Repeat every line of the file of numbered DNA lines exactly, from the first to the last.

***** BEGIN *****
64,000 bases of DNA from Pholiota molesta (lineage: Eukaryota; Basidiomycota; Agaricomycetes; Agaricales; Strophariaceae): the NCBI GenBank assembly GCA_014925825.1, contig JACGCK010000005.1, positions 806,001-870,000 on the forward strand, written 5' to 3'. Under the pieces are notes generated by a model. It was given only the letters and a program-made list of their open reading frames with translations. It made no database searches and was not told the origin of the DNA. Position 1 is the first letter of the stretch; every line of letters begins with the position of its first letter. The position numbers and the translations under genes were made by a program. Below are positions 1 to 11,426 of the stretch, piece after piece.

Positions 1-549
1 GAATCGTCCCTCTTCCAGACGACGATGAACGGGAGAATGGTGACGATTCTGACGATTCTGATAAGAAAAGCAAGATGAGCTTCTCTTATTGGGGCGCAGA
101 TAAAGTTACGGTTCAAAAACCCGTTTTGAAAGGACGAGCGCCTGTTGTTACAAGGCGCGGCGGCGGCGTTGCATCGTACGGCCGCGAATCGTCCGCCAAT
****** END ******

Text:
64,000 bases of DNA from Pholiota molesta (lineage: Eukaryota; Basidiomycota; Agaricomycetes; Agaricales; Strophariaceae): the NCBI GenBank assembly GCA_014925825.1, contig JACGCK010000005.1, positions 806,001-870,000 on the forward strand, written 5' to 3'. Under the pieces are notes generated by a model. It was given only the letters and a program-made list of their open reading frames with translations. It made no database searches and was not told the origin of the DNA. Position 1 is the first letter of the stretch; every line of letters begins with the position of its first letter. The position numbers and the translations under genes were made by a program. Below are positions 1 to 11,426 of the stretch, piece after piece.

Positions 1-549
1 GAATCGTCCCTCTTCCAGACGACGATGAACGGGAGAATGGTGACGATTCTGACGATTCTGATAAGAAAAGCAAGATGAGCTTCTCTTATTGGGGCGCAGA
101 TAAAGTTACGGTTCAAAAACCCGTTTTGAAAGGACGAGCGCCTGTTGTTACAAGGCGCGGCGGCGGCGTTGCATCGTACGGCCGCGAATCGTCCGCCAAT